Starting Rotation Has Its Share of Ups and Downs

March 7, 2009

Along with every Mets fan’s morning coffee is the daily task of checking on the status of their left-handed ace, Johan Santana. With so much emphasis being placed on the notion of whether he is or isn’t in line to make this season’s opening day start, fans and media alike have distanced themselves from other burning questions concerning the Mets starting rotation. As disturbing as it is to imagine shaving off a piece of bone from the shoulder of right-hander John Maine during the off-season, it is just as gruesome to hear what he thinks of his progress thus far.

“I just don’t feel good out there, I don’t feel comfortable,” Maine said. “I’m trying to do something different mechanically every pitch and nothing’s working. I just feel terrible out there.”

Would somebody cheer this guy up? I think John may need a hug.

“I just didn’t think it would take this long,” Maine said. “I thought that after a few bullpens down here, a few games, stuff like that, I’d start feeling more comfortable. But that hasn’t been the case yet.”

Oh, boy. Can we get a tissue over here? I think Maine’s situation sounds serious.

Mets manager Jerry Manuel has repeatedly insisted that Santana’s elbow will be just fine. And the hubbub surrounding the two-time Cy Young award winner is just fluff for the back pages of NY newspapers. Okay Jerry, we get it, it’s time to move on and worry about other issues, like Jonathon Niese, the Mets young left-hander, who is among several other pitchers competing for the fifth spot in the Mets starting rotation.

Throughout Jonathon’s short baseball career, he has been reminded constantly of the significance in the date of which he was born, October 27, 1986. Ring a bell? It’s Game 7 of the 1986 World Series. The last time the Mets won a championship. Recently, WFAN’s Steve Somers asked him if anybody ever mentioned that to him, he shot back with, “way too many.” Niese seems to go about his business with more straightforwardness unlike his teammate, Mike Pelfrey. “Be consistent with all my pitches, stay healthy, get outs,” he said. Coincidentally, Niese is in the same position as Pelfrey was last year. He is fighting for a roster spot.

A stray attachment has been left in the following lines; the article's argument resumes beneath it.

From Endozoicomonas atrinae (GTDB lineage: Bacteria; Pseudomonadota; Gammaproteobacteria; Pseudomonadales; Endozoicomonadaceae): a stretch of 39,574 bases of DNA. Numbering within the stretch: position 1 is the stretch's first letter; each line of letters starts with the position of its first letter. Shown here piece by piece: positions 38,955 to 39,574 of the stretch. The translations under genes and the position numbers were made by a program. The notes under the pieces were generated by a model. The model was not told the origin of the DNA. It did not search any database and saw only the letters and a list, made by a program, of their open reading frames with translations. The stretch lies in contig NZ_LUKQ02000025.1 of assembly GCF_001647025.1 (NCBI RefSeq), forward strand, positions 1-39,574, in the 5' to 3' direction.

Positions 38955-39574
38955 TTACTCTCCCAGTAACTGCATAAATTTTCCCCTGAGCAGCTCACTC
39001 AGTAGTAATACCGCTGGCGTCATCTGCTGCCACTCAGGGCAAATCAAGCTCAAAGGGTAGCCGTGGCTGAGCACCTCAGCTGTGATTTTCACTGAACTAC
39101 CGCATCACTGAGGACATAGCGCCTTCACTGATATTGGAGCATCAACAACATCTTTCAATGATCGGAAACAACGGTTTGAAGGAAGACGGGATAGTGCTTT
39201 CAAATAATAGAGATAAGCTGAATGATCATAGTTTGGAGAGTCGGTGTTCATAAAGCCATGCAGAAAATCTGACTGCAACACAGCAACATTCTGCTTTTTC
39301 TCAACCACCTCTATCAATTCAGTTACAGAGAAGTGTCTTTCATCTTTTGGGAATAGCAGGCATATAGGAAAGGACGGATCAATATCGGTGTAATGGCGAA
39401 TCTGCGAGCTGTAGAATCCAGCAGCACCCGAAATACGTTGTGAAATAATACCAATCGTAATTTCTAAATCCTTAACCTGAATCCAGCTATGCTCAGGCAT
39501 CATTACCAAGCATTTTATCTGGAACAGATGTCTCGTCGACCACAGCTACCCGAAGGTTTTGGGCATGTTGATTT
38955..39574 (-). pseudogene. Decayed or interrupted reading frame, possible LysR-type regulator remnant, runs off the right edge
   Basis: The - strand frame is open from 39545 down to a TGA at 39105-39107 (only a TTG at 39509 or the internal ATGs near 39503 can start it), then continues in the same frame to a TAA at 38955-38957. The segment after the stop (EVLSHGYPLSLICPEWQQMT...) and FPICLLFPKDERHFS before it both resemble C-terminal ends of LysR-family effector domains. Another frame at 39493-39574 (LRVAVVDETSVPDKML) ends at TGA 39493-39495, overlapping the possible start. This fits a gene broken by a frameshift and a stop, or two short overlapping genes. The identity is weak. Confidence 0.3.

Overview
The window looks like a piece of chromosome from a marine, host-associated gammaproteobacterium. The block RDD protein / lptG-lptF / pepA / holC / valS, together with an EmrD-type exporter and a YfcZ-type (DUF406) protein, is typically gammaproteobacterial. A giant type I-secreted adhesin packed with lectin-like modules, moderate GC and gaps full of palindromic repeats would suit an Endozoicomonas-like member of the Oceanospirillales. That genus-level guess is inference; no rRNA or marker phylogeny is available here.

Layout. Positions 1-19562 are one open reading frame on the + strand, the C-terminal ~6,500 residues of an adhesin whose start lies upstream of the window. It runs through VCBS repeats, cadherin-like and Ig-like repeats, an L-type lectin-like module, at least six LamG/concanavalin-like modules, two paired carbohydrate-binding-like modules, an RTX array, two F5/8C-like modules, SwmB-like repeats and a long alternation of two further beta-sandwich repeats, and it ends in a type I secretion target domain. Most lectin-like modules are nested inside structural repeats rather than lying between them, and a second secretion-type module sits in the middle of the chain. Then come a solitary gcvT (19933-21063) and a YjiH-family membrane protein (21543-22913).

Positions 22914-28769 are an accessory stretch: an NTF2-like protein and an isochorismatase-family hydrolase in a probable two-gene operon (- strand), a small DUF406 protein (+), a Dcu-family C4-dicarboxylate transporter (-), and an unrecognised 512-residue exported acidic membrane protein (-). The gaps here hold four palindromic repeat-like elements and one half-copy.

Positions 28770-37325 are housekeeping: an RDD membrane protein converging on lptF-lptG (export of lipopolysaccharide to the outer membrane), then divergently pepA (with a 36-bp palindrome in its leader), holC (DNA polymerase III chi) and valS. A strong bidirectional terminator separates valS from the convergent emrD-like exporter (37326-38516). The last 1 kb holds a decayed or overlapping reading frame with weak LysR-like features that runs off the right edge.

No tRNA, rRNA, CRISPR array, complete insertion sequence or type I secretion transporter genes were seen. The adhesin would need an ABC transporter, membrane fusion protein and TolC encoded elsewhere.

Somers attempted to squeeze an ounce of progress from the young left-hander’s abbreviated stay in the big leagues last year. He overstated that Niese showed much poise after serving up a beach ball to an opposing hitter. Niese responded with something perhaps his pitching coach might have told him, “Poise didn’t get me outs.” Somers was also heard cracking himself up by stating that Livan Hernandez, who is also competing for the fifth spot in the rotation, is old enough to be Niese’s grandfather. Hernandez is currently at the ripe old age of thirty-four. Don’t think so, Steve. Just because he pitched for the Montreal Expos doesn’t make him old enough to look back on his days of sharing a shower stall with such baseball greats as Musial, Williams, and DiMaggio.

Hernandez does have 381 starts for his career which gives the Cuban-born right-hander a lot of face time. Maybe that’s why he could be mistaken for an old-timer. If you read the NY Times, they’ll tell you the job belongs to right-hander Tim Redding. Why? The Mets spent $2.25 million on him. Case closed. And Freddy Garcia? The last time I checked the veteran pitcher’s line, it read, “Freddy Garcia was battered again. Unable to keep his fastball down, he allowed four runs — he allowed two home runs –in two innings.”

What does all this mean? It means the Mets organization has more confidence in Johan Santana’s side bullpen sessions than it does in its fourth and fifth starters’ chances of making an immediate impact.

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